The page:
|Publication number||US4544923 A|
|Application number||US 06/452,114|
|Publication date||Oct 1, 1985|
|Filing date||Dec 22, 1982|
|Priority date||Dec 22, 1982|
|Also published as||CA1210815A, CA1210815A1|
|Publication number||06452114, 452114, US 4544923 A, US 4544923A, US-A-4544923, US4544923 A, US4544923A|
|Inventors||Harold Blatter, Joseph E. S. Amaral|
|Original Assignee||Rca Corporation|
|Export Citation||BiBTeX, EndNote, RefMan|
|Patent Citations (9), Non-Patent Citations (3), Referenced by (10), Classifications (16), Legal Events (6)|
|External Links: USPTO, USPTO Assignment, Espacenet|
This invention relates to an on-off arrangement for a digital controller, such as a microprocessor, that, e.g. controls operation of a remote transmitter in a consumer instrument.
The remote transmitter of a consumer instrument, such as a color television receiver or a video disc player, may be battery operated and controlled in operation by microprocessor. To conserve battery power, the remote transmitter is powered up only during those intervals when a command signal for the instrument remote receiver circuitry is being generated by the transmitter.
In a typical keyboard transmitter arrangement, an electrically conductive contact sheet is connected to electrical ground. Each of the keyboard switches is positioned over the contact sheet and spaced apart from it. Signal lines from input ports of the microprocessor are connected to the keyboard switches.
When a keyboard switch corresponding to a given function or command to be transmitted is depressed, the switch makes electrical connection to the grounded contact sheet thereby grounding the signal line or lines connected to that switch. The input port or ports of the microprocessor that are connected to the signal lines become grounded to provide an indication to the microprocessor that the particular command is to be transmitted.
To power up the microprocessor when any of the keyboard switches are depressed, each of the signal lines connected to the switches is also connected to the control terminal of an on-off transistor switch. The collector to emitter path of the transistor is connected between the battery that generates, illustratively, 6.3 V of operating voltage and the voltage supply terminal of the microprocessor. When a signal line is grounded to the contact sheet, the control terminal of the on-off transistor switch is also grounded, turning on the transistor and enabling main power to be supplied from the battery to the voltage supply terminal of the microprocessor.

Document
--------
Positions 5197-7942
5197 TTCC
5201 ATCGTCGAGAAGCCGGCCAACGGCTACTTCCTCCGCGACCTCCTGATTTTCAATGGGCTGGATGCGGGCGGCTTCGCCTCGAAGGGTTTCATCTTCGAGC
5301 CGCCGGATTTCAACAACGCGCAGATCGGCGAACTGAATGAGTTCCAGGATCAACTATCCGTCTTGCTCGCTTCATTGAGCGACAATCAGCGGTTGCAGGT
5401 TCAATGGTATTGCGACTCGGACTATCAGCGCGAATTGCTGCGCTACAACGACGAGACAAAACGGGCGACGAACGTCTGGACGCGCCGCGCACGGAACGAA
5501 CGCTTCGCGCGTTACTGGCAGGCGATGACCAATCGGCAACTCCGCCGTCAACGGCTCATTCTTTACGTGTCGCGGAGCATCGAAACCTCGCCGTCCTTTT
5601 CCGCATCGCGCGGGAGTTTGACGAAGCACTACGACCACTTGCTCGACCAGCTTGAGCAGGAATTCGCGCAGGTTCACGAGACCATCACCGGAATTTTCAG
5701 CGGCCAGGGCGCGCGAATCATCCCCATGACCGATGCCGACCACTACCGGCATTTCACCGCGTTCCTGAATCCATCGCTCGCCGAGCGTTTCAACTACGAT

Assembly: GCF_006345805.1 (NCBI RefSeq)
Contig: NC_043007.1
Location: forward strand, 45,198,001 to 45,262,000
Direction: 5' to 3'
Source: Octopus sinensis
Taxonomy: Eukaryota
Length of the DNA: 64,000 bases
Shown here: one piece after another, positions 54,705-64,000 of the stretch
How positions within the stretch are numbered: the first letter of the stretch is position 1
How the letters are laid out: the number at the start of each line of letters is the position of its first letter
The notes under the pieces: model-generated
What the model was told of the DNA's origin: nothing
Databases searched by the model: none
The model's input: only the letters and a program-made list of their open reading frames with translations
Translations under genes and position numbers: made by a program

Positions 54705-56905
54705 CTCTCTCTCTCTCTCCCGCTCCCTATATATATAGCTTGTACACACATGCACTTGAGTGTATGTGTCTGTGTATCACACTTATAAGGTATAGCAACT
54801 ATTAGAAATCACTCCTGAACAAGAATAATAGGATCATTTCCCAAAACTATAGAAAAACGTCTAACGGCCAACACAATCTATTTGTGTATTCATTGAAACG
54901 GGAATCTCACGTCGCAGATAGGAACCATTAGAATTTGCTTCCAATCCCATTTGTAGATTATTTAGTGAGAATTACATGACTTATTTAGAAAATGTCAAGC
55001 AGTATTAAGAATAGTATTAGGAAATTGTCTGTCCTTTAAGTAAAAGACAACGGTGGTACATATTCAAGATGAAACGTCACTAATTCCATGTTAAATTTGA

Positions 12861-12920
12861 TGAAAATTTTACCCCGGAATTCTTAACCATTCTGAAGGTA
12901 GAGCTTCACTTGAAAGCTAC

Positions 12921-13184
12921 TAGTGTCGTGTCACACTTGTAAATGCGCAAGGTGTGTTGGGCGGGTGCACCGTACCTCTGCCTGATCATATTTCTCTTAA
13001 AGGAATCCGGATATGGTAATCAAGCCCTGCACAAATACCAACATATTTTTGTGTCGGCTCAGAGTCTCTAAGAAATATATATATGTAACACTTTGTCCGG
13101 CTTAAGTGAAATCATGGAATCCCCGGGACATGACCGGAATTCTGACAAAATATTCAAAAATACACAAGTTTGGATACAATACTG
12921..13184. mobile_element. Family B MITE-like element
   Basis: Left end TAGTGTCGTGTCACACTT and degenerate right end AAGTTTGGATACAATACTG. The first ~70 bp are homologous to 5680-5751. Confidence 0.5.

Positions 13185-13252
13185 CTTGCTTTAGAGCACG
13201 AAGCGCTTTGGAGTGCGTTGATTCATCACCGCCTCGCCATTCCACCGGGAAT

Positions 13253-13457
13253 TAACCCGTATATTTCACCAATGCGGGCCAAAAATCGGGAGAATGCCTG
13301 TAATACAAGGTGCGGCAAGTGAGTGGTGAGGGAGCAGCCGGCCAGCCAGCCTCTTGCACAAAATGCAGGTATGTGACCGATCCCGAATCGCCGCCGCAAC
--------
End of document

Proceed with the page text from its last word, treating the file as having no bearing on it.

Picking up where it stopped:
After the command has been transmitted by the remote transmitter, it is desirable to power down the microprocessor and associated transmitter circuitry to conserve battery power. The microprocessor itself provides a power down command signal to the on-off switching transistor to cutoff conduction in the transmitter and disconnect the battery from the microprocessor voltage supply terminal.
In accordance with an aspect of the invention, the on-off transistor is part of a latch arrangement. The off-command of the microprocessor is applied to a control terminal of the latch. The keyboard switch input signal lines are connected to another control terminal of the latch.
In accordance with another aspect of the invention, the latch, in addition to the on-off transistor, includes a second transistor having its emitter biased at a voltage intermediate the battery voltage and zero volts. Such an arrangement prevents the latch from being erroneously reactivated after microprocessor self-turn-off has been initiated and the supply voltage to the microprocessor has decayed below the minimum value needed for reliable microprocessor operation.
The sole drawing FIGURE illustrates a remote control transmitter for a consumer instrument including on-off circuitry embodying the invention.
In the battery operated, microprocessor controlled, remote transmitter 10, illustrated in the FIGURE, each contact switch 21 of a keyboard assembly 20 is coupled to one or more of a plurality of signal lines SI connecting the contact switches to a plurality of input ports IN of a digital controller, microprocessor 25. By way of example, only four signal lines and input ports are illustrated in the FIGURE. In practice, between ten and twenty signal lines and input-ports may be provided. Microprocessor 25 may be selected as a COP420L, manufactured by National Semiconductor Corporation, Santa Clara, Calif.
Keyboard assembly 20 includes an electrically conductive contact sheet 22 electrically connected to the ground terminal of the remote transmitter circuitry. Alternatively contact sheet 22 may be constructed as a plastic, nonconductive sheet with electrically conductive conductor lines printed thereon and electrically connected to ground. Contact sheet 22 is located below and spaced apart from each contact switch 21. Depressing a contact switch grounds the associated signal line or lines and therefore grounds the corresponding input port or ports.
To transmit a particular command signal, such as a "CHANNEL SCAN" command signal for sequentially selecting channels, when the remote transmitter is part of a remote controlled television receiver, or such as a "PLAY" or "PAUSE" command signal to play back and to momentarily stop and start play back, respectively, when the remote transmitter is part of a remote controlled video disc or tape player, the operator depresses the appropriate one of the contact switches 21 that represents the command signal to be transmitted. The corresponding signal line or lines SI are grounded, thereby grounding the corresponding input port or ports IN.